You have heard about volunteer fire departments. Maybe you have been a volunteer firefighter, or maybe you still are. If not, maybe you helped cook fish or make food and serve it to raise money for volunteer fire departments.
The story of a fire-fighting team you probably never heard of is on display currently at the new John Deere Tractor & Engine Museum in Waterloo, Iowa.
The museum, which opens this year, rotates some exhibits from time to time to tell more of the company's history. From now through next spring, an exhibit tells the story of John Deere's Fire Brigade. Basically, it was company employees working as firemen to protect the factories and keep them safe. In fact, it still is employees keeping the factories safe – the Fire Brigade still exists.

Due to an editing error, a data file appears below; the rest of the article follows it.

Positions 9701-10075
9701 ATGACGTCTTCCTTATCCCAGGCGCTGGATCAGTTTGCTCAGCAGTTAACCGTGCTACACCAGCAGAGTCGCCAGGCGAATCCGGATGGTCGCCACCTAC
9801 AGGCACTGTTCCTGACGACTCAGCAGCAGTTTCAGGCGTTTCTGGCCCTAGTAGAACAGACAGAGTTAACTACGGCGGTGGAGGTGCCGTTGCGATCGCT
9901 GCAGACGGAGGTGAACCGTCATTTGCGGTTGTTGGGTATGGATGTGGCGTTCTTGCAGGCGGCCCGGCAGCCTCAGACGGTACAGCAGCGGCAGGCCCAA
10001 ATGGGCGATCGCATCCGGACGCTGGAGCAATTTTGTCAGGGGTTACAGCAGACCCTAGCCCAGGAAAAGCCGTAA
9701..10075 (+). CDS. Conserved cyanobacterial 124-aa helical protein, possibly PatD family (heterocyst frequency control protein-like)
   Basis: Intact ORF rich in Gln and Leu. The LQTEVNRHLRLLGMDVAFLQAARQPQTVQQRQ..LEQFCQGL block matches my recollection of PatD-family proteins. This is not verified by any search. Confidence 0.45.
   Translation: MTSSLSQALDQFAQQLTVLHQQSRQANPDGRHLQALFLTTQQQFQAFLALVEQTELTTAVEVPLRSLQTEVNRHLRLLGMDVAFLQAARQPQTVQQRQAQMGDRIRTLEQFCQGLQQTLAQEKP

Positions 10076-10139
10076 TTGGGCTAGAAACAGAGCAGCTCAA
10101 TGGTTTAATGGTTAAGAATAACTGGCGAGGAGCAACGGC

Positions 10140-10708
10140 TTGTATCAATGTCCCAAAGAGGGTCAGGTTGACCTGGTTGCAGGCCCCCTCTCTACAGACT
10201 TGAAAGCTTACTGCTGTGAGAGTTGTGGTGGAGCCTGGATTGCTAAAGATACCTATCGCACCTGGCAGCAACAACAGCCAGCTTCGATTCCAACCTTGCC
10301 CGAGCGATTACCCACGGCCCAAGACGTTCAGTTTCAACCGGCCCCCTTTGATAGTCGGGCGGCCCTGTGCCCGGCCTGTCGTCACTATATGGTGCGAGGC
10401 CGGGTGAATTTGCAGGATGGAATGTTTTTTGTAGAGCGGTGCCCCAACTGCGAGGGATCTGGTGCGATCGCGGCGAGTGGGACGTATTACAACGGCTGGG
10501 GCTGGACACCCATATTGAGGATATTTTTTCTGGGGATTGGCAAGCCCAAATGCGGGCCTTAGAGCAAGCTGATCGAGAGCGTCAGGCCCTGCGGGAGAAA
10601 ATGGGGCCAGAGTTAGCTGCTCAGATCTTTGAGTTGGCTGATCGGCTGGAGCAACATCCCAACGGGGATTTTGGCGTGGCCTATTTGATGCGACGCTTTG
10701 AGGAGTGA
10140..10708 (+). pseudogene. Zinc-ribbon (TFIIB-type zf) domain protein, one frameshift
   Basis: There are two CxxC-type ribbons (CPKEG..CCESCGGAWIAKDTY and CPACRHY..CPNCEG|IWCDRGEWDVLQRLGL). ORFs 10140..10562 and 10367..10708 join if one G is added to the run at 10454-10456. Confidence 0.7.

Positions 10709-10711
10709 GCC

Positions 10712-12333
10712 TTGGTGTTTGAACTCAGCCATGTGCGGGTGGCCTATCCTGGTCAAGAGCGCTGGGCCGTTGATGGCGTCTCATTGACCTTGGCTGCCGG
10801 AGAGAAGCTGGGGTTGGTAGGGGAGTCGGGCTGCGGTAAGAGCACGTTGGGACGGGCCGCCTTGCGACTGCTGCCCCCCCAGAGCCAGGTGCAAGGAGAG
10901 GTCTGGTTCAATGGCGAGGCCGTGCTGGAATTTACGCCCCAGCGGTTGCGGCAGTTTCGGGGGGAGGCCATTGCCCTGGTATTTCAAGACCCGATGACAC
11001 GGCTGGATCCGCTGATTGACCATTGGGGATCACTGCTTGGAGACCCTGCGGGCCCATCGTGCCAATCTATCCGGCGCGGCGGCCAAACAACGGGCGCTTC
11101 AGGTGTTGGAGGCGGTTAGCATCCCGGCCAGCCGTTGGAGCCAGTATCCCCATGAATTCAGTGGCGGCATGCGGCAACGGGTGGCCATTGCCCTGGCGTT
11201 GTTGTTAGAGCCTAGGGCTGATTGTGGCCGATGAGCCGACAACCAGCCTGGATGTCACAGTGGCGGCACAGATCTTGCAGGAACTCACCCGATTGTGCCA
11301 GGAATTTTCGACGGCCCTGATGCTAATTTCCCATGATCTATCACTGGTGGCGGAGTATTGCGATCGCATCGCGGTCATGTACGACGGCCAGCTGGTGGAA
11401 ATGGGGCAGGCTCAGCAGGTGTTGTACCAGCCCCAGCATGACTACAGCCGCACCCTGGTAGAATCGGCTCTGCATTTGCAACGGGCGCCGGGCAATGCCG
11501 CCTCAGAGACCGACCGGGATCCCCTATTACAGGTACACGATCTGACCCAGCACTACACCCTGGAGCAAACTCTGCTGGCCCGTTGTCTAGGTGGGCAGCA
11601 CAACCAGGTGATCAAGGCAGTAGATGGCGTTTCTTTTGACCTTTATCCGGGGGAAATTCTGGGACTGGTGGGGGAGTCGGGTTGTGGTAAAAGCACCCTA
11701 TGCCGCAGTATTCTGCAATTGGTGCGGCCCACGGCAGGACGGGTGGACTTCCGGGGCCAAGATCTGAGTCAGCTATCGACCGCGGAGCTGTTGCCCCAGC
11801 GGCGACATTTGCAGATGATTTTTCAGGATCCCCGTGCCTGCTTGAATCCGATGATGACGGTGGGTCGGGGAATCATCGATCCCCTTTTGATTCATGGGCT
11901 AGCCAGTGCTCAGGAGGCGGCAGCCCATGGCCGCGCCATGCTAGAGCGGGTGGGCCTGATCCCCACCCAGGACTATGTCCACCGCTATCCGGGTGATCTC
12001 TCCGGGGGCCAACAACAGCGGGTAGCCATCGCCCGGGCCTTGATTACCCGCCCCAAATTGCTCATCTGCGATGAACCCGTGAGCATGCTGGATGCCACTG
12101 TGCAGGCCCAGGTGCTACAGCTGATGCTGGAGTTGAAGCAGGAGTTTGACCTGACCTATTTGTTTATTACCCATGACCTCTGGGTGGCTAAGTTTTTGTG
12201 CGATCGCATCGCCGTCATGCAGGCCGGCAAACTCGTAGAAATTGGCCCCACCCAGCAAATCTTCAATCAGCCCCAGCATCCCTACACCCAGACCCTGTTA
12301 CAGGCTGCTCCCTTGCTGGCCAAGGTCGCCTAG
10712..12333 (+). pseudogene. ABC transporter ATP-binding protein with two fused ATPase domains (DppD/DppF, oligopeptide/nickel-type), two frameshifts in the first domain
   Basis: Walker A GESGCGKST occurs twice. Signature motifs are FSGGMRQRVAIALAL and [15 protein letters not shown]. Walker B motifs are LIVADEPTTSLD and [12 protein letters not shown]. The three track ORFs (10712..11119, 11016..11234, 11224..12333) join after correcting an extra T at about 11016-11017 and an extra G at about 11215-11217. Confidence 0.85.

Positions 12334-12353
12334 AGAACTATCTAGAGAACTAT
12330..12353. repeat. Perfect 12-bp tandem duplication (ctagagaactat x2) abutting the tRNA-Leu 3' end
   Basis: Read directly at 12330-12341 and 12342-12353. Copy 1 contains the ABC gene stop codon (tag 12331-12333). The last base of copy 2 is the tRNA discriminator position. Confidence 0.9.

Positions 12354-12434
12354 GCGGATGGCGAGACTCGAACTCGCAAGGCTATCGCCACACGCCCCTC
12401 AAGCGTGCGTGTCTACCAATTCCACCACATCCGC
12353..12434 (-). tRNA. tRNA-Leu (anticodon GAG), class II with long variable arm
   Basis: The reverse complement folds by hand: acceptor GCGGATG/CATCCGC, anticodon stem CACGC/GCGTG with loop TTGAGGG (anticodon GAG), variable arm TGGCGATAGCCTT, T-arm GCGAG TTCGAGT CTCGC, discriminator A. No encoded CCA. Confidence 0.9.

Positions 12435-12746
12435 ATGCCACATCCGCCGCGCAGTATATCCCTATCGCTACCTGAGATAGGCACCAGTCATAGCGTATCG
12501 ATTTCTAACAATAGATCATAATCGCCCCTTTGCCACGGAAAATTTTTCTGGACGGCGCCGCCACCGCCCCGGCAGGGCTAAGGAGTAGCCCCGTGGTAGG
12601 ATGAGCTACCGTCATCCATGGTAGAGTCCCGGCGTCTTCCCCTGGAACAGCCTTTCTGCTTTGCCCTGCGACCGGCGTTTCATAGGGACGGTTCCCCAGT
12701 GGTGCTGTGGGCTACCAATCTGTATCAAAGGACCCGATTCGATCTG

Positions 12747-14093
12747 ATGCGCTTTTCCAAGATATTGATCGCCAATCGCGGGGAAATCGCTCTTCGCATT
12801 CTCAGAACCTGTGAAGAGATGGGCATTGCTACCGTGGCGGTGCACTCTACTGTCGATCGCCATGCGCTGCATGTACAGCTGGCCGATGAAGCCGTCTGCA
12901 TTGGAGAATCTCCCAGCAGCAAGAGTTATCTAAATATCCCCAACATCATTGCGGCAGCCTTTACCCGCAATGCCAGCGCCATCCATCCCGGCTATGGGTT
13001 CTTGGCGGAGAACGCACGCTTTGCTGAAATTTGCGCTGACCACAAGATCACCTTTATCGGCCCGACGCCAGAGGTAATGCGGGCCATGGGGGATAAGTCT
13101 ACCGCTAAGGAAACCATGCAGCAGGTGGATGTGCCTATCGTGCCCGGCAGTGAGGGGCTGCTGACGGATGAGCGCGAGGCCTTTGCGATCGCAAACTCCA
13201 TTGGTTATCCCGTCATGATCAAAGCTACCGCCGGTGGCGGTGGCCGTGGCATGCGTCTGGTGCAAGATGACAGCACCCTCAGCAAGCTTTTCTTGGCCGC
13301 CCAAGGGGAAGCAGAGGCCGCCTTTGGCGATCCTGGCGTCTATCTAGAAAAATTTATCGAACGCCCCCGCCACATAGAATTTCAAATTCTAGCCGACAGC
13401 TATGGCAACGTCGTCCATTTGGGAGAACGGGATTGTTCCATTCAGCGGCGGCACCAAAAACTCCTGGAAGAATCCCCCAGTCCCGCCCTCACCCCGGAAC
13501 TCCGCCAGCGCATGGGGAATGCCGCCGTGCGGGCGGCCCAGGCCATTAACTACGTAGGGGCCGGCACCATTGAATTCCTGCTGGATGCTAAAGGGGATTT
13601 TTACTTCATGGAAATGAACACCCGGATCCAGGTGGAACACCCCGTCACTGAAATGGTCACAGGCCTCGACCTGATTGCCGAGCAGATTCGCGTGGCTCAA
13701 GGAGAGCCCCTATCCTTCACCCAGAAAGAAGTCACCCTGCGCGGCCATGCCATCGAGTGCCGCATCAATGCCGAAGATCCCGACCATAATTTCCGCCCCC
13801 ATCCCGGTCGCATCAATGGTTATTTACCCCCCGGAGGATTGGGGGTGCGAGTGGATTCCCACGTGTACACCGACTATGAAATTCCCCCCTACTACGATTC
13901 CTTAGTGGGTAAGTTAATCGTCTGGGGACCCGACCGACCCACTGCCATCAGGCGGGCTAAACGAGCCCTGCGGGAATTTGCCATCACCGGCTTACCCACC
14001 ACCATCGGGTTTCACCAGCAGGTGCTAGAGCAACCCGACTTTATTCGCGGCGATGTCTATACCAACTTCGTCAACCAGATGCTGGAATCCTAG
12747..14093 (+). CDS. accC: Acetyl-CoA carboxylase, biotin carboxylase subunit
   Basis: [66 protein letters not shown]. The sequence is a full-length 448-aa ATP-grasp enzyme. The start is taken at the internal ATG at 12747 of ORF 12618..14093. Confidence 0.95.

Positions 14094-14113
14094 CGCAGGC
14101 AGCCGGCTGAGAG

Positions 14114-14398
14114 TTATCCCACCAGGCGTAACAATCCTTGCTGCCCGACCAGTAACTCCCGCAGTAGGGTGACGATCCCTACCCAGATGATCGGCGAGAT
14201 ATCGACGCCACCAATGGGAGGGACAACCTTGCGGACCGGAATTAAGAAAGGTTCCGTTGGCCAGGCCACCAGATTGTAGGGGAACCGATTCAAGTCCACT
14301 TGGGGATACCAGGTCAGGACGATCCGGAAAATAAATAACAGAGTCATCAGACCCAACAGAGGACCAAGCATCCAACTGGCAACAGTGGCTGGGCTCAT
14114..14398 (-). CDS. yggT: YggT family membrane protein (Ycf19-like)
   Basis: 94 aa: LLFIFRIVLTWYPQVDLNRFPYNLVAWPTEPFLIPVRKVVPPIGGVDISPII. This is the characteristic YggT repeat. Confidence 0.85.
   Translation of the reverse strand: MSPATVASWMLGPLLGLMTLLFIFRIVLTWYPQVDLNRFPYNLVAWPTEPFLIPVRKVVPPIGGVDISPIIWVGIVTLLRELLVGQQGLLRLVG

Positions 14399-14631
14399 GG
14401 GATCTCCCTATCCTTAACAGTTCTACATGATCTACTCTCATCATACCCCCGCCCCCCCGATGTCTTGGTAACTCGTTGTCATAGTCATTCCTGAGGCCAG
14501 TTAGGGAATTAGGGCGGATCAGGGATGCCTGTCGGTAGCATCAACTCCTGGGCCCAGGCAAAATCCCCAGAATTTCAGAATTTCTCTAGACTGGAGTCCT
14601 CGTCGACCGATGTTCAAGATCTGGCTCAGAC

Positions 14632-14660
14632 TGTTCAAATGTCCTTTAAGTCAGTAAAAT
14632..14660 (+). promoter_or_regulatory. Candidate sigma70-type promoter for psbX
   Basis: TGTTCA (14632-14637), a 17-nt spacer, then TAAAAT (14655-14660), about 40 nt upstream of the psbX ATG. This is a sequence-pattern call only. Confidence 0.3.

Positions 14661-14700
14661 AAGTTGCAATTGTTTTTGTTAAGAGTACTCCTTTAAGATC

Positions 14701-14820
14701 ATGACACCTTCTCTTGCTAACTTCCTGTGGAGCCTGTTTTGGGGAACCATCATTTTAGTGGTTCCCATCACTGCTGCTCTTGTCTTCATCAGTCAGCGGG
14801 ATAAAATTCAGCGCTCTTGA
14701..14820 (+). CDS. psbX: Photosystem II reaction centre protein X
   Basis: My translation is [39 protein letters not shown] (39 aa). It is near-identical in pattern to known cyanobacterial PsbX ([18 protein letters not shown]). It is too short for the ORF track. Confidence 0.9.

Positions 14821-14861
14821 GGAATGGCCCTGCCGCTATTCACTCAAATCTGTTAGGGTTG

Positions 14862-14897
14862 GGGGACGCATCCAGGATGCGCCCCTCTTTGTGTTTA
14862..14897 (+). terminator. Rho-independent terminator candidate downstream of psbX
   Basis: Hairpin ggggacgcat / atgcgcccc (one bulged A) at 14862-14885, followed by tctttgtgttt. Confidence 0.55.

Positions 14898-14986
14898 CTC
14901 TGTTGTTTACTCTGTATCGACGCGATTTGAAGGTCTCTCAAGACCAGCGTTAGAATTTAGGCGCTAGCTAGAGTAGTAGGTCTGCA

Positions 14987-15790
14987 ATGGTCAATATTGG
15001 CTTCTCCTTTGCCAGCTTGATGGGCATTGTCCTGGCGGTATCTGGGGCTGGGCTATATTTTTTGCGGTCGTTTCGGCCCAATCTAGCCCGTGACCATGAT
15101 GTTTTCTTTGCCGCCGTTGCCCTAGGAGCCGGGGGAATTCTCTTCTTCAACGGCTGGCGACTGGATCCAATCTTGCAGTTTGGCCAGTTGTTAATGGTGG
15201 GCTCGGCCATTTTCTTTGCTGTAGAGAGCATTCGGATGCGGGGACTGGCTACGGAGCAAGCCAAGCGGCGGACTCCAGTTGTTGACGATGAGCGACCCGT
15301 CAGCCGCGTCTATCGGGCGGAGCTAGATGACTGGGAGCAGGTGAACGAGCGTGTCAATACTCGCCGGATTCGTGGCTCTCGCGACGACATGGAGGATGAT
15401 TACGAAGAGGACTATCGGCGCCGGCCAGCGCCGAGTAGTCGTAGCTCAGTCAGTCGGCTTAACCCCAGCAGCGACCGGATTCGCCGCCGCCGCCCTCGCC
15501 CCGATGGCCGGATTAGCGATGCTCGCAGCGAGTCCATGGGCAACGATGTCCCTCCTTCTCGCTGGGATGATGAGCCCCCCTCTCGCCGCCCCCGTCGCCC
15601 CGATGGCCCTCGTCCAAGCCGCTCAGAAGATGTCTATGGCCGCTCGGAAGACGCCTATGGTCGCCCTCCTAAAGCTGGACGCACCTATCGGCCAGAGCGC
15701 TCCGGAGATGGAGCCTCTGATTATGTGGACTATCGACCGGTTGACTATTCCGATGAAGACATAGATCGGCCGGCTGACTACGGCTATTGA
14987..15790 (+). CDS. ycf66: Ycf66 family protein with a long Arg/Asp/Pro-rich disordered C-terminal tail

Sawn Hendershot, manager of the Museum, says the new display celebrates the history of this effort. The exhibit is called "Keeping the Factory Safe, The John Deere Fire Brigade." She notes that many employees throughout the history of the company have served on the fire brigade in an effort to make sure the factory was safe, so John Deere workers could concentrate on building tractors and equipment.
If you go to the museum now, you will see a Kalamazoo SL2500 Fire Truck from 1975, along with Fire Brigade artifacts and photos that tell the story of the Fire Brigade.
The John Deere Tractor & Engine Museum in Waterloo is open Tuesdays through Saturdays from 10 a.m. to 6 p.m., central time. Admission to visit the museum is $8 for adults, ages 13-61. Children under 12 are admitted free if accompanied by an adult. Seniors, active duty military, John Deere employees and retirees can enter for $4 each.
To learn more about the museum, call 319-292-6126, or: johndeere.com/tractorenginemuseum.